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Ayurvedic Parasitic Protocols

In India, where parasites are endemic, it is believed that people with weaker digestions are more prone to parasitic infections. Intestinal parasites thrive on undigested food. Eventually, the host suffers from tissue weakness and degeneration. Not surprisingly, Ayurveda uses hot spices both to stimulate digestion and destroy parasites. Use of dairy products during parasite cleases is generally discouraged except in some circumstances where curd is mixed with powdered herbs.

Hot spices are irritating to the membranes of parasites and thus make good parasiticides, but these are usually combined with carminatives to relieve gas and bitter herbs to reduce toxicity since some parasites release toxins into the host.

Spices will, of course, stimulate peristalsis. They can also potentially aggravate the tendency towards diarrhea, but diarrhea is one way the body uses to rid itself of parasites. Black pepper and asafoetida (an intense smelling spice that somewhat resembles garlic though it comes from resin rather than a bulb) are often used to increase what Ayurveda terms digestive fire. Cayenne, though not native to India, is also used. Then, as with the Chinese, Ayurveda employs bitter herbs, but not so much to stimulate the flow of bile as to detoxify the body of poisons. Parasites dump ammonia gas into the body. This disturbs many physiological processes as well as pH.


Good Ayurvedic preparations address several issues simultaneously: the need to destroy the parasites, intestinal peristalsis and flora, and blood and liver detoxification.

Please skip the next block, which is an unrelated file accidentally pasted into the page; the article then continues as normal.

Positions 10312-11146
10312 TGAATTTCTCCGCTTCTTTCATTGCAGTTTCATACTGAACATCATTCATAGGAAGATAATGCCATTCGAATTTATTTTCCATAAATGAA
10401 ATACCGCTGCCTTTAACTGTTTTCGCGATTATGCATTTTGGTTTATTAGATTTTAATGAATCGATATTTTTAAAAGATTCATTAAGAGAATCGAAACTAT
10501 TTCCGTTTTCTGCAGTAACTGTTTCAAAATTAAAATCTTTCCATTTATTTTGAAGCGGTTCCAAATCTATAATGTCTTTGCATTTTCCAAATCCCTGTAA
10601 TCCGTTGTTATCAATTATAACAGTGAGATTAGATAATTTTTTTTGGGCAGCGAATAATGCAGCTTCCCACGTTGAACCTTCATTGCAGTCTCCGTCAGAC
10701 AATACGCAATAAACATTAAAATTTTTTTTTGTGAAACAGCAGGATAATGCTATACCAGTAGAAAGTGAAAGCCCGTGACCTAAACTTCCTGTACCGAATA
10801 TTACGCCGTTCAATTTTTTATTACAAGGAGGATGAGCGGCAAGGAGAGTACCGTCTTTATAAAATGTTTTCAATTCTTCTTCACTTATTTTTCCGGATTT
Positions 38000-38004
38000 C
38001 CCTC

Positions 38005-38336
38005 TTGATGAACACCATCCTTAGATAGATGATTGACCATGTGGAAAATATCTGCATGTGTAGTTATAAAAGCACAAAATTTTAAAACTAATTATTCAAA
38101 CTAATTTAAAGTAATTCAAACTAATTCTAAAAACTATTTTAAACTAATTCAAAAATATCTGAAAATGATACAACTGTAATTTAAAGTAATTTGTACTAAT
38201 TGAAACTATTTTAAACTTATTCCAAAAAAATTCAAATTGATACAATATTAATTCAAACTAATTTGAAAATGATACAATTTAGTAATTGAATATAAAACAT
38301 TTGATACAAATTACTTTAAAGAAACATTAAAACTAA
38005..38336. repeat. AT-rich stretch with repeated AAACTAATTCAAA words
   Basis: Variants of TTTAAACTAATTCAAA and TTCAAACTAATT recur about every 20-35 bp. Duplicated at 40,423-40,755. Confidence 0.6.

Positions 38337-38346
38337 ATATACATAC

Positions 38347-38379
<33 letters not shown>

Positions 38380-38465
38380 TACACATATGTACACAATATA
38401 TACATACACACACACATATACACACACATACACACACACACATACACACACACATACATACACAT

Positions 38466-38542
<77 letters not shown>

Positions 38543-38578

The cornerstone of all treatments is vidanga, Embelia ribes, considered especially effective against tape worms. Some sources indicate that vidanga is also effective with pinworms and round worms.

Vidanga, being pungent, raises pitta, or fire. As is understood by those conversant with energetic medicine, an herb that raises fire will be decongesting, so vidanga reduces kapha. Because it is also carminative, it also reduces vata. It is usually combined with ginger and applied to the skin for treatment of ring worm and taken internally for other kinds of parasitic infections. Most consider that it is safe to use for at least three months, but anything that raises fire will eventually reduce fertility so when no longer needed, this herb should be discontinued by those wishing to have children. Fertility returns to normal when suspending use of the herb.

Banyan Botanicals makes a formula based on vidanga that contains the highly bitter neem leaf, the stinky asafoetida, hot black pepper and pippali, carminative spices, and the three fruits found in the famous triphala formula that is used to rejuvenate the colon. It also contains kutaja bark, Ayurveda's chief anti-dysentery herb that is also used to detoxify the gastrointestinal tract.


Copyright by Ingrid Naiman 2002, 2011

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*The material provided on this site is for informational purposes only. The author is not a medical doctor. The statements made represent the author's personal opinions and are not intended to replace the services of health care professionals. The content and products discussed have not been evaluated by the Food and Drug Administration. The information on this page and the products available on this site are not intended to diagnose, treat, cure, or prevent any disease.